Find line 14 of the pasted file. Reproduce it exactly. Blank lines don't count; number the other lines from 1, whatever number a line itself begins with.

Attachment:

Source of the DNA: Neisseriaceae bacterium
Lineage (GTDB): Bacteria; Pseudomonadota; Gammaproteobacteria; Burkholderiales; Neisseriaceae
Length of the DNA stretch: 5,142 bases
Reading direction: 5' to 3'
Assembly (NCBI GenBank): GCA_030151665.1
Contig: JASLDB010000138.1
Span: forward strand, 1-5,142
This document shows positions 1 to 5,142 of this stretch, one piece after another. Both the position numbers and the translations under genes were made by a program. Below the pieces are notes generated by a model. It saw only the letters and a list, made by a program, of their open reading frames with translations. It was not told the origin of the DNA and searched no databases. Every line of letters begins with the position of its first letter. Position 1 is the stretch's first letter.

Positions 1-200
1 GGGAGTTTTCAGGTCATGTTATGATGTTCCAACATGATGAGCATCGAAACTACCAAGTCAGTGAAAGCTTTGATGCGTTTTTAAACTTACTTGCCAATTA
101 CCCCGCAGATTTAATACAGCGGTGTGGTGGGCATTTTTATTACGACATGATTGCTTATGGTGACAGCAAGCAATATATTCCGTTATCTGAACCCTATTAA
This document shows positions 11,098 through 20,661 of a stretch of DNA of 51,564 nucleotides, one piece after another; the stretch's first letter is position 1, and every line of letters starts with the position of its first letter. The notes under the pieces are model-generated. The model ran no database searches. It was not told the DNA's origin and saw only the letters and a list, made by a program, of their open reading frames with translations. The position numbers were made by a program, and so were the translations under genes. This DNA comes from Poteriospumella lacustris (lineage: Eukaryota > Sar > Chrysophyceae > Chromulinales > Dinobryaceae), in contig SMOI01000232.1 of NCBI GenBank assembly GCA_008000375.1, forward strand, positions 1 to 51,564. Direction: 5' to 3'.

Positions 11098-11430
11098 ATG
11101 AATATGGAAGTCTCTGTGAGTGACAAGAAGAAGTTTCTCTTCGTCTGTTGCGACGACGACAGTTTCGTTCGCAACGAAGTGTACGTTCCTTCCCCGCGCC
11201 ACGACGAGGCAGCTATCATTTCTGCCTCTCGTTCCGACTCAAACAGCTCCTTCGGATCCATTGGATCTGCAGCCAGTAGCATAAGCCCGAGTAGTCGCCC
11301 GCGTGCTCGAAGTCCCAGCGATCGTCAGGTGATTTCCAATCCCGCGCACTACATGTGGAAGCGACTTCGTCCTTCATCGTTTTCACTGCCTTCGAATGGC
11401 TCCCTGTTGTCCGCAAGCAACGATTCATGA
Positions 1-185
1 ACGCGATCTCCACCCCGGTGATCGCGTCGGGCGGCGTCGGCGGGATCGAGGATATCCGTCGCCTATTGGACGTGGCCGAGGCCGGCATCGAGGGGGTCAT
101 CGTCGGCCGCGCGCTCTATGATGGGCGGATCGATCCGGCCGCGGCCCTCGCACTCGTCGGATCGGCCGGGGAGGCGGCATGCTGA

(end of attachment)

11098 ATG